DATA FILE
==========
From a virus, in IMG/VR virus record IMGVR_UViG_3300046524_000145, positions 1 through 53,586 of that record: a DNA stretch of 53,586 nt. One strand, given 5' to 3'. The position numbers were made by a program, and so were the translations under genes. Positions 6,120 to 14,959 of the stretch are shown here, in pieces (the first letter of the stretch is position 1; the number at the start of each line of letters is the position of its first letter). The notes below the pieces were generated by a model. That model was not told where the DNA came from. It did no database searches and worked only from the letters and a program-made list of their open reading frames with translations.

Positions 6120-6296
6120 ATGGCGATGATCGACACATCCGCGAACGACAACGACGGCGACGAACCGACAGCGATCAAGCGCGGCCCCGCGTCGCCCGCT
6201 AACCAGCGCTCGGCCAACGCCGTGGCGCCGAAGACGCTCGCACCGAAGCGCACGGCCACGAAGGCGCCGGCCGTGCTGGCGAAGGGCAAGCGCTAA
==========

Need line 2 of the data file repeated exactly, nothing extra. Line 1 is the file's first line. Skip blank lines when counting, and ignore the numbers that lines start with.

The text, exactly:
Positions 6120-6296